Big News!

It is every aspiring writer’s dream to have this great news, and I am thrilled to announce I have accepted a two-book publishing deal with Georgia McBride’s fabulous new imprint, Month 9 Books!

My young adult novel, Atman Station (working title) is slated to hit the shelves in December 2013.

I’m still in a bit of shock over the whole thing. It’s a strange feeling when you’ve been working at something for so long, and then all of a sudden it happens. I am one of the lucky few, I know, and I am immensely grateful for this opportunity.

I’m trying to find the right words to explain what this means to me, and being completely unable to do so is an odd feeling. As a writer it’s my job to express feelings and emotions in written form (duh), yet I find myself at a loss, even after a week. It is my hope that once the shock wears off, I’ll be better equipped to convey in a coherent way what this all means to me.

I’ll know it’s time when I finally get rid of this look I’ve been wearing this past week:

Reinterpreting The Saga

When not busy dismembering his Lego Minifigures (which can be seen here), my kiddo loves reenacting scenes from Star Wars.



Everyone remembers the gripping confrontation between Darth Vader and C-3PO, as Yoda tried in vain to bring an end to the conflict…



…and the edge-of-your-seat, pusle-pounding duel between Yoda and the battle axe wielding cheerleader…



…all leading to the action-packed melee in the exciting conclusion.



Take a bow, everyone!

Ride Like the Wind

My son turned four last month, and he has recently fallen in love with the idea of getting a “big boy” bike. In other words, step aside tricycle! Spring is coming, and that trike is so last season.

We took him to the store a few days ago (evil big box retailer once again. We are weak. Weak, I tell you!), and let him try out a few, to see what size would be the best fit. Unless you have kids, you probably don’t realize that little kid bikes come in several sizes. We were quick to learn he’s in the 16” frame market. And they had Spider Man! Cue happy kid (and happier Dad!).

As we were busy corralling him so he wouldn’t take off down the aisles on “HIS” new bike—explaining he’d have to wait to see if maybe the Easter Bunny would bring him one is a whole ‘nother story—I took note of how blissfully stable the training wheel setup was. And I got jealous of the safe, fun way in which he’ll get to learn to ride.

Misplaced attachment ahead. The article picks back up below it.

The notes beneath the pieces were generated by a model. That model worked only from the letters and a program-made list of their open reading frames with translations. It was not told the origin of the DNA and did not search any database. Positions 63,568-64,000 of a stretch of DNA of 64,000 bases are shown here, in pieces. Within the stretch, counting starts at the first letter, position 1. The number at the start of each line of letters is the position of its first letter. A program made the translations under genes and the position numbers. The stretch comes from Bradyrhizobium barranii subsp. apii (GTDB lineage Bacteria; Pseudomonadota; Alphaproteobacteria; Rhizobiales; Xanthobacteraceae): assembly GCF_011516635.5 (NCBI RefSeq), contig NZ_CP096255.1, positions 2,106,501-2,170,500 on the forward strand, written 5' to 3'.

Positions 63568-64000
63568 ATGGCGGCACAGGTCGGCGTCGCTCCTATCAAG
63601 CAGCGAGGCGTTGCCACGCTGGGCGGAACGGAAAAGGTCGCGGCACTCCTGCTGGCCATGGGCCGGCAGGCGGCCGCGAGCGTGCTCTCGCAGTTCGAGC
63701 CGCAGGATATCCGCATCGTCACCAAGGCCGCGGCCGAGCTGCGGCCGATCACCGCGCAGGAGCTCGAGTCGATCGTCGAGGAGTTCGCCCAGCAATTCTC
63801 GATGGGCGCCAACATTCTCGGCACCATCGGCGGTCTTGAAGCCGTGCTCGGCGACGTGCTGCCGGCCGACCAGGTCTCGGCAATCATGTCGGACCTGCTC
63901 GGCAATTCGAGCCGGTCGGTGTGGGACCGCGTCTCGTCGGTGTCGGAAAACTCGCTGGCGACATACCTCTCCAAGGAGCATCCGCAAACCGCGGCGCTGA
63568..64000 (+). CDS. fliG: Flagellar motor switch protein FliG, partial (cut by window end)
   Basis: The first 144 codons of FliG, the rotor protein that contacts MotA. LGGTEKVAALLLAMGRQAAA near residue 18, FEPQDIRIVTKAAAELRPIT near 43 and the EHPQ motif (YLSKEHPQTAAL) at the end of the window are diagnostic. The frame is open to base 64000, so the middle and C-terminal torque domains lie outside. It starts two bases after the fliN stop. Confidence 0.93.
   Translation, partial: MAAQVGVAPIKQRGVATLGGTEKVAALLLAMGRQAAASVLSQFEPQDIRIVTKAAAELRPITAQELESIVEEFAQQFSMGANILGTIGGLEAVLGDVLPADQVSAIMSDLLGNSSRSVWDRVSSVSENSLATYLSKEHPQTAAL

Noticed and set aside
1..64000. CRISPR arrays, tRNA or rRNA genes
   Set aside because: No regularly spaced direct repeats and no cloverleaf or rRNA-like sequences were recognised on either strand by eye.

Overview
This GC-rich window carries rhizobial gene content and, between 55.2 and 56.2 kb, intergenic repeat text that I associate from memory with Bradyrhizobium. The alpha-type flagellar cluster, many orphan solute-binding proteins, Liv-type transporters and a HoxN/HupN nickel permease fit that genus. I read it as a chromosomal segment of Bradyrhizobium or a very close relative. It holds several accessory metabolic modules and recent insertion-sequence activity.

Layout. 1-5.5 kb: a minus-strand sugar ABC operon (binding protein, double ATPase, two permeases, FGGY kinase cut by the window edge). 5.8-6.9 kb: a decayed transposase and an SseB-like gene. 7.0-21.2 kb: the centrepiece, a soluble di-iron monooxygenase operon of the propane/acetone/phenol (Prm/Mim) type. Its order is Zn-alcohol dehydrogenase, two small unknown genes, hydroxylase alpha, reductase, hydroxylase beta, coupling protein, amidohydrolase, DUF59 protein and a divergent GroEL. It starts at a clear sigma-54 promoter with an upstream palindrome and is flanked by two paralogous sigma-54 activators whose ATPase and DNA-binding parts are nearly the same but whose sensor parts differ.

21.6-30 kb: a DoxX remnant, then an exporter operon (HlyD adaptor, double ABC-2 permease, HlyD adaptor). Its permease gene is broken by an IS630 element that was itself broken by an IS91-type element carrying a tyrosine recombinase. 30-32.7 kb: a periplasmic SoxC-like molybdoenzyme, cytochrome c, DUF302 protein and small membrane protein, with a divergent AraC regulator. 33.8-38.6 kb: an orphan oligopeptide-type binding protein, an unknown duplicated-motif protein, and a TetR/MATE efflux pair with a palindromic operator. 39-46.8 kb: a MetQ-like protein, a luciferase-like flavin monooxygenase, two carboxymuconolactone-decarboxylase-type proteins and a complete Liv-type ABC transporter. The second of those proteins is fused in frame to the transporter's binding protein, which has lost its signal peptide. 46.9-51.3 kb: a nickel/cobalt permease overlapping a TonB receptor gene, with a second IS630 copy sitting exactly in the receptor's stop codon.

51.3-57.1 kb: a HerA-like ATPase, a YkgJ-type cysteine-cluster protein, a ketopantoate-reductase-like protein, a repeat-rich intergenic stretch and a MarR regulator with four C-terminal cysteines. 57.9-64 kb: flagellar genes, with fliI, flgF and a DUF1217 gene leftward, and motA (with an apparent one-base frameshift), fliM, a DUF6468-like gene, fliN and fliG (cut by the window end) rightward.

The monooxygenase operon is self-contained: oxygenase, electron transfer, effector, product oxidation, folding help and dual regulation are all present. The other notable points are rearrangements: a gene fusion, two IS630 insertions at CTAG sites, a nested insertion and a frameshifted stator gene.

A little.

When I was a kid, learning to ride a bike, even with training wheels, was a bit…terrifying.

Why is that, you may ask? Oh, you silly youngsters.

Not to age myself, but I have no choice if I’m going to explain this properly. You see, when I learned to ride a bike in the magical year of 1979 (I was in kindergarten. Yeah, I’m old. Get over it.), training wheels weren’t the lovely, stable, smooth, run flat on the ground support enjoyed by kids today (and kids since sometime in the early 80s, I believe).

No, our training wheels rode a couple of inches off the ground. The idea was you’d learn balance, but the wheels would catch you so you wouldn’t actually fall. This resulted in an odd combination of elation and terror. A feeling of panic grabbing your heart as you tilted first to the left and then to the right, your heart racing as the training wheels caught you at the last possible second before certain death. Panic and blind fear. That’s the way to learn, man!

“I’m doing it! I’m riding a bike!”

“AAAHHH! I’m gonna die!”

“Yes! The wheels caught me! I’m INVINCIBLE!”

This range of emotions would span a period of mere seconds, repeated on a continuous loop until you a) learned to ride a bike b) said “Screw this! I’m going inside to watch The Love Boat!” or c) gave up and rode a Big Wheel for another year.

And we didn’t have helmets.

But we did get to ride bikes with banana seats. And there is something to be said for accomplishment gained through terror. It’s more meaningful to overcome than to never have really faced adversity. We conquered our fears. Not to say it won’t be a little scary once the training wheels come off, but to have no fear of falling before they do? I think you miss out on something.

And did I mention we got banana seats? Suck on that, new millennium!

Sometimes My Kid Can be a Little Creepy

Is dismembering Lego characters normal four-year-old behavior? Because, to be honest, it’s freaking me out. A little.










It’s a bit weird to find dismantled Star Wars figure displays scattered throughout the house, no?










Perhaps we should be glad he has no access to carbonite. Notice how Darth Vader is exempt from such treatment?